Tuesday, May 1, 2012

Marriage Series: Healthy Boundaries

I recently wrote a speaking topic on The Season's and Value of Friendship.  A small segment included the topic of friendship with the opposite gender.  This is apparently a hot topic and I felt it would be appropriate to share my thoughts with you on the first blog in the  Marriage Series

(*If you are interested to hear an interview I did with 94FM The Fish- Doug and Jaci Velsaquez -on this topic CLICK HERE )

There are two areas we will look at:  
1.  If you're married and you have a friendship with the opposite gender
2.  If you're single and you have a friendship with a married opposite gender

I know some will have to agree to disagree, while some will wholeheartedly agree.  That being said, I want to convey this is only me sharing my thoughts and values on the subject. I am not here to say if you're not doing it my way, you're wrong.  It's up to you and your spouse to ultimately decide if boundaries need to be in place or not and what they may look like. 

There is nothing wrong with having a friend who is the opposite gender, however, very clear and secure boundaries need to be in place. If you're married it is my opinion that your best friend should be of the same gender.  Men and women think differently. Women are much more emotional and men are more physical. 

I believe the key to having healthy boundaries in an opposite gender relationship, if you're married, is to include your spouse.  Because of my husbands job, I have been very fortunate to gain valuable friendships with women that I may not have otherwise had the opportunity to meet.  I would encourage if your spouse has an opposite gender friend or close co-worker that you offer to have coffee or lunch with that person and get to know them. After all if your spouse seems to enjoy spending time with them, the likelihood is that you will as well.

There should be nothing discussed with your (opposite gender) friend that you don't share with your spouse. Your spouse should totally support and approve of your (opposite gender) friendship.  If he/she does not, that is a red flag and you both need to address it.

Some other red flags you need to be aware of if you're married and have a friend of the opposite gender OR if you're single and have a married opposite gender friend:

1. You meet alone with your friend
2. You meet with your friend without telling your spouse
3. You discuss intimate details of your life with your friend
4. You speak negatively about your spouse to your friend
5. Your friend meets needs that your spouse does not
6. You are physically and or emotionally attracted to your friend 

My husband and I have opposite gender friends but we also have boundaries.  We call this our Billy Graham Philosophy. We have agreed to never be alone in a car or go to an event or a restaurant with an opposite gender friend, unless, there is a third party involved. It has created some interesting dynamics personally and at the work place, however, once we explain this is our agreement it eases the awkwardness.  Bottom line for us is that we value our relationship and the trust factor that is between us. Neither one of us wants to put our self or the other in an uncomfortable situation. We do not hide any communication from opposite gender friends.  We are respectful when the other may feel uncomfortable.  We desire a strong marriage and to have a strong marriage means open communication and living above reproach in all areas.  It's about keeping our armor on.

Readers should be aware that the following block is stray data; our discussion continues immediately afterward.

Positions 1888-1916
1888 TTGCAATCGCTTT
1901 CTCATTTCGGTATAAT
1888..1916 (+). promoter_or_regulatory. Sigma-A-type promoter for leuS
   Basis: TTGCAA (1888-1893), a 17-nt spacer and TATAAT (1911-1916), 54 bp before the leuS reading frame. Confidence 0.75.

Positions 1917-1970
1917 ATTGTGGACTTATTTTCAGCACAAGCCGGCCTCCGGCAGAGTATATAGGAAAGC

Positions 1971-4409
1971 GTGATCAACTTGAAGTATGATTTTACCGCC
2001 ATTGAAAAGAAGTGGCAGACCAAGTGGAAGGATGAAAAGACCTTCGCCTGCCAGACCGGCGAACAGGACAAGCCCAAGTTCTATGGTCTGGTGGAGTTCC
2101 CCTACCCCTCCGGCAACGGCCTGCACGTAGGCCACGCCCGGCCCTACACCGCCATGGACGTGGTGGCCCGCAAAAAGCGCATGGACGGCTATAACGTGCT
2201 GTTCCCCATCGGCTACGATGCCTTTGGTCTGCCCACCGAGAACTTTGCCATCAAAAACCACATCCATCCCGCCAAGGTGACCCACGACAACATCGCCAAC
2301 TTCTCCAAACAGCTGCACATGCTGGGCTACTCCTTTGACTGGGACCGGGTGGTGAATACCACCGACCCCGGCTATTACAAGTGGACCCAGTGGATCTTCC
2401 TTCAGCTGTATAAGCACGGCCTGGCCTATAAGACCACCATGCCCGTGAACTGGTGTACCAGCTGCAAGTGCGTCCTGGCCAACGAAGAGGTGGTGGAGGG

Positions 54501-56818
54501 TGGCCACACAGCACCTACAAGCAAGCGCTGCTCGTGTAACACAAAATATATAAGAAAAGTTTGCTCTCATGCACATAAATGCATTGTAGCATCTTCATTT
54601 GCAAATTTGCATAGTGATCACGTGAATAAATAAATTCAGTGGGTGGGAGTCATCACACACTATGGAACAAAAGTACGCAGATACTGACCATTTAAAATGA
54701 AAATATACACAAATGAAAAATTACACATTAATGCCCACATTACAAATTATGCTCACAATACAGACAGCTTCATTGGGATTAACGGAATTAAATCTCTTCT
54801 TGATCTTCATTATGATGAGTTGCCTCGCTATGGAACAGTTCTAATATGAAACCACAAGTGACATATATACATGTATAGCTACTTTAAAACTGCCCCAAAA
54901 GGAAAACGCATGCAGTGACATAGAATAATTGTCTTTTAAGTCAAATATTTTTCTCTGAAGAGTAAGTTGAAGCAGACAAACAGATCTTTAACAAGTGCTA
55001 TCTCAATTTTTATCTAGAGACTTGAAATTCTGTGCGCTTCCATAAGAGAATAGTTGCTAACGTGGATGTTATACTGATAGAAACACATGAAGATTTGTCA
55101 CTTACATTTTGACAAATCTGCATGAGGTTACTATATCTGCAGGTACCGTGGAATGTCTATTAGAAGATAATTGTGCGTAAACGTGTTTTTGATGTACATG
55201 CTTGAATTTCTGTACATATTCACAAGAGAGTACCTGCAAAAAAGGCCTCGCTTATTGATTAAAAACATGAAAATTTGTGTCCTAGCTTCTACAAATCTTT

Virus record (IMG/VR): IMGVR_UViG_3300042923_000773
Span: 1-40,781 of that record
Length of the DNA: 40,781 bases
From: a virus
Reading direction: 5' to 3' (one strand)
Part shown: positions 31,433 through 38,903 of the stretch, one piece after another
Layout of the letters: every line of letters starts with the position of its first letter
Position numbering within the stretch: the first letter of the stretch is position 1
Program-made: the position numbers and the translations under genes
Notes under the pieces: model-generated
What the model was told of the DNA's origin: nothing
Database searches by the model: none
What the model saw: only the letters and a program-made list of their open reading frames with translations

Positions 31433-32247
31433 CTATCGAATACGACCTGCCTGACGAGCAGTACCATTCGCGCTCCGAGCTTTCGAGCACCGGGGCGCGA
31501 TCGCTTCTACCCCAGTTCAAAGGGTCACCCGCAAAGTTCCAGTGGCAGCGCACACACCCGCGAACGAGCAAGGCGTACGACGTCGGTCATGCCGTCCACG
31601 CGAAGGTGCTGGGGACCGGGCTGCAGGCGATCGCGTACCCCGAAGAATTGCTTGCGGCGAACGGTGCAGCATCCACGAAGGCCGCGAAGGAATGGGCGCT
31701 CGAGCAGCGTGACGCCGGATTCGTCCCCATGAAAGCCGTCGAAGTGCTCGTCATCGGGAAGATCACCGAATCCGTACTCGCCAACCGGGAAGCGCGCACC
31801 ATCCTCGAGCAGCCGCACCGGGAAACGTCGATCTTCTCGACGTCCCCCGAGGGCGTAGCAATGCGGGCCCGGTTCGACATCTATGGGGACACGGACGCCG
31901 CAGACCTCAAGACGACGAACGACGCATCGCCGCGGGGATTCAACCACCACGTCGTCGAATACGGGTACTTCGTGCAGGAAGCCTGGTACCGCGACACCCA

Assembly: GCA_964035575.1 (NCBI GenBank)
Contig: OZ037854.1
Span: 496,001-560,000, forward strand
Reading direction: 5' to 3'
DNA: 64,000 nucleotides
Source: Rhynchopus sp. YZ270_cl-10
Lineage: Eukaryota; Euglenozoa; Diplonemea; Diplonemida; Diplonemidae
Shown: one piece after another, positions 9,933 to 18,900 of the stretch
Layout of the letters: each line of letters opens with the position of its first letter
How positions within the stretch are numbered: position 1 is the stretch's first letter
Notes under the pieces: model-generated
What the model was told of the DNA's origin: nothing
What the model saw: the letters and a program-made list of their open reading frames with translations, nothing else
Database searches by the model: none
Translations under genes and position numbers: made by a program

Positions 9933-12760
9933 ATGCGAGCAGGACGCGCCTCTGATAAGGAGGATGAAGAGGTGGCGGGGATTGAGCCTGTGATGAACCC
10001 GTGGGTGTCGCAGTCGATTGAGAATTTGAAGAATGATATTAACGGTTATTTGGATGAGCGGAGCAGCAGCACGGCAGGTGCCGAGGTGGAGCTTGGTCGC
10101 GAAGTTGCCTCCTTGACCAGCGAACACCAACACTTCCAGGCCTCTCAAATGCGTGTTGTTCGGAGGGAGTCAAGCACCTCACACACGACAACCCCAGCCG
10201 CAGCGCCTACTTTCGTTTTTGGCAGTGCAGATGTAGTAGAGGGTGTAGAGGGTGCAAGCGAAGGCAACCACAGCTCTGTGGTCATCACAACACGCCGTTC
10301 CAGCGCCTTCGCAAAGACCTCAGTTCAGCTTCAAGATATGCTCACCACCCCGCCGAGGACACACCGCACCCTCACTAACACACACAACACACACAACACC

No one that I know  has ever gone to lunch with a opposite gender friend and had intentions of any inappropriate behavior, just like an alcoholic never takes his/her first drink, with the intention of becoming a raging alcoholic who destroys their family or career.  We become desensitized and it starts as a slow fade.

If you're single or married and have a friendship with a married opposite gender you need to make sure your boundaries are firm. It's imperative that you do not use the habit of using physical touch (i.e neck rubs, back rubs, lingering fingers on an arm).  It's also important to be aware of compliments. This doesn't mean you can't compliment someone, but, you need to check your motive and not be overly complimentary. Remember this is a married person and they need to hear those comments from their spouse. You may not mean it in the way it may end up being taken. You may also not be aware of how your actions or comments are affecting your friends spouse and possibly your own spouse as well (if your married). It's best to keep the boundaries healthy and clear so there are no misunderstandings. 

Again, it's about living above reproach. Living with honor and integrity in all areas of your life whether you're married or single.

In this day with the divorce rate as high as it is (especially within christian families) we need to be willing to fight for our marriages and protect them from the slow fades of the world!

There is always HOPE!

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